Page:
In his Motion, Petitioner asks the Court to limit the evidence to be considered in establishing his likelihood of success on the merits to the administrative record that is before the ALJ on the underlying complaint. Respondent argues that Petitioner's Motion is a premature and improper attempt to exclude a broad array of evidence that may be relevant to whether injunctive relief is just and proper, as evidence may be relevant to more than one element of the test.
The likelihood of success factor requires the Court to "evaluate only on a preliminary basis the Director's probability of success before the Board." Id.. citing Francisco Foods, 276 F.3d at 287; Spurlino Materials, 546 F.3d at 502-03 (noting that the inquiry is "confined to the likelihood that the Director will prevail before the Board" and involves a "predictive judgment about how the NLRB is likely to rule.") As the Board cannot consider other evidence outside the record presented to the ALJ in making its ultimate determination pursuant to the Administrative Procedure Act, 5 U.S.C. § 556(e), logic compels the conclusion that this Court's review in assessing Petitioner's likelihood of success on the merits should be limited to the same evidence that will be considered by the Board.
This conclusion is supported by case law in this Circuit. In Moran v. LaFarge North America, Inc., 286 F.Supp.2d 1002, 1007 (N.D.Ind. 2003), the court found that "[i]n determining whether Petitioner can demonstrate a likelihood of success on the merits, this Court must decide whether Petitioner presented sufficient evidence to the ALJ to prevail on the merits." Cited as authority for this conclusion is the Seventh Circuit's decision in NLRB v, Electro-Voice, 83 F.3d 1559, 1566-68 (7th Cir. 1996), which granted the Director's request to rely on the record before the ALJ rather than hold an evidentiary hearing and discussed the district court's consideration of the evidence before the Board.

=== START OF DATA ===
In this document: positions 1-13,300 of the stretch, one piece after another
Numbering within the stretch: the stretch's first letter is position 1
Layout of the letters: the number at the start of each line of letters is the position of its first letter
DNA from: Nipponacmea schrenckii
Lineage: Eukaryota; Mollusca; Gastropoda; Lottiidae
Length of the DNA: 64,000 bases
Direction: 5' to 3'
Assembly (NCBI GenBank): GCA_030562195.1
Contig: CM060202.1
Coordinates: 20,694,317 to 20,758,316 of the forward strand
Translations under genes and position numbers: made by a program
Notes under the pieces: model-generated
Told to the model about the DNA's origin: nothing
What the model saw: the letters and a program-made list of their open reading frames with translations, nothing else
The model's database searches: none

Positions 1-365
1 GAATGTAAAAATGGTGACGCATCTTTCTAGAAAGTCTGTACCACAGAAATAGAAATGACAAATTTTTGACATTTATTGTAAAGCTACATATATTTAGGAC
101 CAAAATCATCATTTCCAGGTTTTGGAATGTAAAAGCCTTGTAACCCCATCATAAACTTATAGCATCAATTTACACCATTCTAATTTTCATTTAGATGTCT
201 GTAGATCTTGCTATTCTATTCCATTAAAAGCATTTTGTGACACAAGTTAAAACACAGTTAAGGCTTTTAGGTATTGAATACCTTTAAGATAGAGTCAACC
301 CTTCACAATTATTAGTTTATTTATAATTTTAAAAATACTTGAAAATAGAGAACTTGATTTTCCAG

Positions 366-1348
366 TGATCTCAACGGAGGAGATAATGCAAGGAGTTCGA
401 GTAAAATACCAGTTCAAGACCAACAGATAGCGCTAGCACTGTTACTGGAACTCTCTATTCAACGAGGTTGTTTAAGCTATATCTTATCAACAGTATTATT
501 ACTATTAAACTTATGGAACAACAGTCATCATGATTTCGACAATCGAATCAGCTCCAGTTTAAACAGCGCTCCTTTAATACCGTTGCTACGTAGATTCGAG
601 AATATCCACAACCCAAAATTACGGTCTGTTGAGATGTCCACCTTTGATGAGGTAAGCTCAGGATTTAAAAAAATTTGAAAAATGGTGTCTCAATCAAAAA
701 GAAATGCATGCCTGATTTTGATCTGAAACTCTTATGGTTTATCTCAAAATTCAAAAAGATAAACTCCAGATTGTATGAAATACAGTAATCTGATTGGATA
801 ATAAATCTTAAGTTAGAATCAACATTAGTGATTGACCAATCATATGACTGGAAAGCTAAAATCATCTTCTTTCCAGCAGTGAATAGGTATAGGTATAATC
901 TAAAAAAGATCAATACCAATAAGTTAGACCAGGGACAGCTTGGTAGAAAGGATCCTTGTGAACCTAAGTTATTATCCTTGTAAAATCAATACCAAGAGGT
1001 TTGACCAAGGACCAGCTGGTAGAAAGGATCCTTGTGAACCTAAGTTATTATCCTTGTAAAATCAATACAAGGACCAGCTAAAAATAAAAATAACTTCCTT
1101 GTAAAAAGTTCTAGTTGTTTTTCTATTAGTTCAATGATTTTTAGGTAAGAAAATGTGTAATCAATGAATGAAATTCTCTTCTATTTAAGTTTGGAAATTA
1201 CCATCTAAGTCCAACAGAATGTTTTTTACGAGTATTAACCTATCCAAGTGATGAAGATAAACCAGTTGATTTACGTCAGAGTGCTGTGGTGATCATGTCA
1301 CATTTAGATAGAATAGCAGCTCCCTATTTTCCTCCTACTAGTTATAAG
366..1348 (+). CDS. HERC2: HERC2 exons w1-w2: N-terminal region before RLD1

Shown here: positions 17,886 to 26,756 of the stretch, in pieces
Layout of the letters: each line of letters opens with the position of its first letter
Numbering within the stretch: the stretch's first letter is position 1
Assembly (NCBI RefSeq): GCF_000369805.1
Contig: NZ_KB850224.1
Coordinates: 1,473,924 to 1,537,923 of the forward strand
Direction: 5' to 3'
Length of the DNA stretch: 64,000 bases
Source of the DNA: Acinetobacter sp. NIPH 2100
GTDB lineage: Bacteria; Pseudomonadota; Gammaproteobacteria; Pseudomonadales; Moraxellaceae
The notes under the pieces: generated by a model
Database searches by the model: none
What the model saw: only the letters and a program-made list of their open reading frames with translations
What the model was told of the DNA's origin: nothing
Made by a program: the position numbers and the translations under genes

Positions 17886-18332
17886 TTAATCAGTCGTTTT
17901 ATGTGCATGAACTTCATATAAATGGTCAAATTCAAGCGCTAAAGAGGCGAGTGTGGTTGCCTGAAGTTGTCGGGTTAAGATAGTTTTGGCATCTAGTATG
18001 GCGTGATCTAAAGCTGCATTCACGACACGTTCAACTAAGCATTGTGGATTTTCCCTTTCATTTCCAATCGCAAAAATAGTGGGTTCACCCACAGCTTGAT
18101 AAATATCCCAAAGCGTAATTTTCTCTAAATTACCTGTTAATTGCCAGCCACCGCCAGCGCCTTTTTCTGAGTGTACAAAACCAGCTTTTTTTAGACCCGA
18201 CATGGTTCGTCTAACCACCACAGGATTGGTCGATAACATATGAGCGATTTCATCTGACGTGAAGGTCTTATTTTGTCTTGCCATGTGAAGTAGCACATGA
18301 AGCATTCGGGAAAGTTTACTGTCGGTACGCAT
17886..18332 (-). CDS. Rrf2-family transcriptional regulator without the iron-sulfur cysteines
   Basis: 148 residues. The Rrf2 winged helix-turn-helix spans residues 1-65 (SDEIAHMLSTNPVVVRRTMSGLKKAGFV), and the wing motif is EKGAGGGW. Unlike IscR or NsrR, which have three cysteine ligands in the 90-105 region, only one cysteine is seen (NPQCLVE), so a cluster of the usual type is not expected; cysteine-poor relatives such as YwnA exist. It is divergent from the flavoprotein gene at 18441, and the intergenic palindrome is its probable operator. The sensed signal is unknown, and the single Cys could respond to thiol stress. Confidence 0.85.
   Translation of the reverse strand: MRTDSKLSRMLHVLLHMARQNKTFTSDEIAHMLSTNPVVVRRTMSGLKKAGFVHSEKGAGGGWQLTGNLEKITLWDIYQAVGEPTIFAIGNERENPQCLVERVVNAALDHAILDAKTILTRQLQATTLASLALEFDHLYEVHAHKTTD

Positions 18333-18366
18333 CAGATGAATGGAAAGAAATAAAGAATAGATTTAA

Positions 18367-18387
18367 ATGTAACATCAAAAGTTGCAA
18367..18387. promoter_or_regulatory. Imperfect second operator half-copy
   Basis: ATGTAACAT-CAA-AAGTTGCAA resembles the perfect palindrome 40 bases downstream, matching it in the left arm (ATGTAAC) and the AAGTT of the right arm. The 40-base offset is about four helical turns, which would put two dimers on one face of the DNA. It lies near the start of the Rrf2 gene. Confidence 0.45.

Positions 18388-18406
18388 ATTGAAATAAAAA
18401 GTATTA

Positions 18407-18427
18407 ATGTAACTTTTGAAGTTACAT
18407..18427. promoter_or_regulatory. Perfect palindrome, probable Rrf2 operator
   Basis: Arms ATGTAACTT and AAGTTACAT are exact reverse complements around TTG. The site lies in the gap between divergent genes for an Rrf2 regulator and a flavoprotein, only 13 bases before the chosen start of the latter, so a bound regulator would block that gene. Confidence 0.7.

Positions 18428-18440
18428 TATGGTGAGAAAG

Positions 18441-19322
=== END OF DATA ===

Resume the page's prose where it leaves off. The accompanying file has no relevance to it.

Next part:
Respondent has failed to persuade the Court that evidence outside the administrative record should properly be considered in evaluating the Petitioner's likelihood of success on the merits. Although Respondent refers to evidence of recent and ongoing bargaining sessions as undermining the argument that its current conduct has a negative effect on the union's status, such evidence cannot have any impact on Petitioner's likelihood of success in the underlying proceeding as it was not presented to the ALJ and therefore will not be considered by the Board. Rather than bearing on the likelihood of success inquiry, the Court finds such evidence to be relevant to the other factors considered in the just and proper inquiry, that is whether the labor effort will suffer irreparable harm in the absence of injunctive relief and the balance of the harms posed. Petitioner clearly concedes the propriety of supplementing the record in this respect, and it will generally be allowed for that purpose subject to specific objection.
For the reasons set forth above, Petitioner's Motion to Limit Section 10(j) Hearing Issue of "Likelihood of Success on the Merits" to the Administrative Record, Supplemented by Evidence on Whether ...